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Winter Tips for Catching Crappie from Docks

Fishing from marinas and other docks provides a great way to consistently catch crappie during the coldest time of the year. Here’s everything you need to know.

You will never hear Chris Edwards call himself a winter crappie dock-fishing expert, but considering this avid outdoorsman’s history with the activity and the container of splashing slabs hanging in the water nearby, there’s no doubt he could.  

Edwards has a lifetime of dock fishing experience across Oklahoma that began in his youth when his parents had a place on Grand Lake O’ The Cherokees. Thereafter, he’s always had a dock somewhere in the state – Texoma, Keystone, Ft. Gibson and Eufaula. He’s made sure of that with one season and one purpose in mind: January to March crappie fishing.

He and I have swapped crappie reports over the years, so his first two responses were no surprise when I called to ask if he’d be willing to share his best tips for this story. First came, “Sure,” and then, “I’m on the dock now.” 

Dock Visit

Dock crappie catchDock crappie catch
Chris Edwards in his winter element: catching crappie from a dock.


He was at Lake Eufaula Marina, a famed wintertime crappie spot originally known as Fountainhead. The destination likely still holds bragging rights to housing the largest indoor heated fishing dock in the country.

The place is also a good representative of many marinas across southern waters that provide winter dock fishing opportunities, either through boat-slip rentals or day-use or fishing-memberships fees. Such marina privileges certainly don’t exist everywhere. Some marinas totally ban it, and even among the places where allowed, details vary greatly from one property to the next.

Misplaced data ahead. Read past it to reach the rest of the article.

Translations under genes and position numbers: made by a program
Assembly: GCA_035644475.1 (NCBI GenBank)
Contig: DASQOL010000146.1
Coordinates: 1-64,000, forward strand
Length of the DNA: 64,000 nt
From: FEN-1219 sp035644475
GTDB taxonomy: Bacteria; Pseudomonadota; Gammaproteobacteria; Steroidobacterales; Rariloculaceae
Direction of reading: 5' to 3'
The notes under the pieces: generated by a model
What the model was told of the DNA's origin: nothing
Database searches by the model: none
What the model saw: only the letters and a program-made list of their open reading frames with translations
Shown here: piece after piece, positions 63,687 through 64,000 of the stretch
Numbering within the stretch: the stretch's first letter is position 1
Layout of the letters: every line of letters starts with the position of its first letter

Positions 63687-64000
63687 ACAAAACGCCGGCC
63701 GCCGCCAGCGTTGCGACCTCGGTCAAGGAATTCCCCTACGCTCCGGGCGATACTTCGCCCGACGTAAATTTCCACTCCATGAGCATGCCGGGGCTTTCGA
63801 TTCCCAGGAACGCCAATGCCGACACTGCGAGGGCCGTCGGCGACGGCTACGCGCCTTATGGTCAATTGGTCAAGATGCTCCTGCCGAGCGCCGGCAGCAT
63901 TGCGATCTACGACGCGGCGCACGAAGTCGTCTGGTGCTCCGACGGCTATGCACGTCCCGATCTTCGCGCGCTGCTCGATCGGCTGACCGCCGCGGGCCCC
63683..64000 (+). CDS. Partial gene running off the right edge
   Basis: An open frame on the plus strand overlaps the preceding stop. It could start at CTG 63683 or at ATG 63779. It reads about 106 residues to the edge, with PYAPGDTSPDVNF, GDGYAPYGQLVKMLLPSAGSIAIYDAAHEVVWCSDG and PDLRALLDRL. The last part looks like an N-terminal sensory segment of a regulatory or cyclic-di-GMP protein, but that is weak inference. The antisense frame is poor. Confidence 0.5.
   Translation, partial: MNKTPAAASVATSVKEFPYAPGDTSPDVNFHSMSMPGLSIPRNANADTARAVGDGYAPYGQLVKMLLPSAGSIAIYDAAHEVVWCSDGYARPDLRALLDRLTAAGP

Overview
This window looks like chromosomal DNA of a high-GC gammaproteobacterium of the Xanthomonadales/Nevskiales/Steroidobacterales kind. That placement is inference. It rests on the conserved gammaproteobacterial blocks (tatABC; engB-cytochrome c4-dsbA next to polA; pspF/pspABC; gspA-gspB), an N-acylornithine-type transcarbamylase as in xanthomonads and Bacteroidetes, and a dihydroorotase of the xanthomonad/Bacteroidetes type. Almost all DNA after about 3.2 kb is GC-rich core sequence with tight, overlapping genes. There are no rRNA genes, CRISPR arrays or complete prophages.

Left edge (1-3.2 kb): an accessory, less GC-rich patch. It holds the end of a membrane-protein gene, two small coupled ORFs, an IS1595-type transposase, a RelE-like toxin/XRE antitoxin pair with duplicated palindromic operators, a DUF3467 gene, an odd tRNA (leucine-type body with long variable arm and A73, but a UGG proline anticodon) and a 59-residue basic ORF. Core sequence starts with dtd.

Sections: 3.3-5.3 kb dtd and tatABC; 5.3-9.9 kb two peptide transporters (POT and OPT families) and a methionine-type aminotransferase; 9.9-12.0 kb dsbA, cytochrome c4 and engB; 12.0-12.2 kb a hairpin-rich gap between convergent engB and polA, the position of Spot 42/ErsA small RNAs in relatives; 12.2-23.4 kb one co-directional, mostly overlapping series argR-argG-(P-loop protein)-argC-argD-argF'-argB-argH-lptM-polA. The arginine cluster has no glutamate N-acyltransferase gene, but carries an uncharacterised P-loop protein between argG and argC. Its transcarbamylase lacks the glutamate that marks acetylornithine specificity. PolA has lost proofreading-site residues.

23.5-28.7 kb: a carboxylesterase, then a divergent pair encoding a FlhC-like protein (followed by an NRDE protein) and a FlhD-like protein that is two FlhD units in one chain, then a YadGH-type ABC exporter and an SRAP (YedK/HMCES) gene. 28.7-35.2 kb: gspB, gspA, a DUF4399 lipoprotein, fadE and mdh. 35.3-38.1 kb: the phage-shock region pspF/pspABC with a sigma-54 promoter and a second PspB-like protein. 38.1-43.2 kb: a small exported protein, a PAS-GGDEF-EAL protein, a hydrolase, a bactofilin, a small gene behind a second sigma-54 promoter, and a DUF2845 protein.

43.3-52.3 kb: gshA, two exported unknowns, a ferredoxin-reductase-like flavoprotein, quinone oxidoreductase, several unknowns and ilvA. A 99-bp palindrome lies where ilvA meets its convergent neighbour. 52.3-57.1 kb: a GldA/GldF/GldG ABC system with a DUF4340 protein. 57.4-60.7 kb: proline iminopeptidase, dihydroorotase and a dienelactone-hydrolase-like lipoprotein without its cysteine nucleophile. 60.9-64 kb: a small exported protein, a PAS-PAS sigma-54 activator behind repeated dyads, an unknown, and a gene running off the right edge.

That means it’s a good idea to do your homework beforehand to fully discover dock-fishing access and regulations for waters of interest.

Edwards’ dock is one of several multi-slip structures on the outside of the marina’s store and day-fee fishing. Most slip renters here have boats. Others clearly rent just to have dock-fishing privileges.

Edwards and his fishing buddy Brian Carson were tossing double-rigged Baby Shad into slips. He greeted me with “The bite’s pretty good,” and gestured toward his live-fish container.

Dock Talk

Most marinas always hold fish for several reasons. First, they are located in calm-water areas with depth. They also provide mass cover above and below the surface, and they attract things crappie eat, such shad and insects. Where allowed, it’s not uncommon for hardcore crappie enthusiasts to “sweeten” such gathering places even more.

“I, we, have doctored our dock with cover, mostly brush, and we’ve created so much habitat for crappie,” Edwards explained. “I’m sure this fish think this is a big crappie hotel. They move around all of these places throughout the day, but they’re always here somewhere.”

After redirecting his toss to another spot, Edwards continued, “This time of year, if I don’t get a bite in two or three minutes, I ‘poke another hole;’ drop my jig in another spot. I’ve found in our cold-water fishing you won’t catch multiple crappie from one spot. Maybe three or four, but most often it’s one. So, I’m constantly moving.”

I watched, listened, took some pics, asked a few questions … and here’s what I learned from this winter crappie dock fishing expert.

Why Dock Fishing?

crappie caught from a marina dockcrappie caught from a marina dock

First, I love to crappie fish. Second, I love to fish on docks. It’s convenient. It’s easy. It’s comfortable. Access is good. Anybody, any age, can do it. I also like to introduce folks to fishing, and there aren’t many better ways to provide a successful introductory experience than crappie from the docks.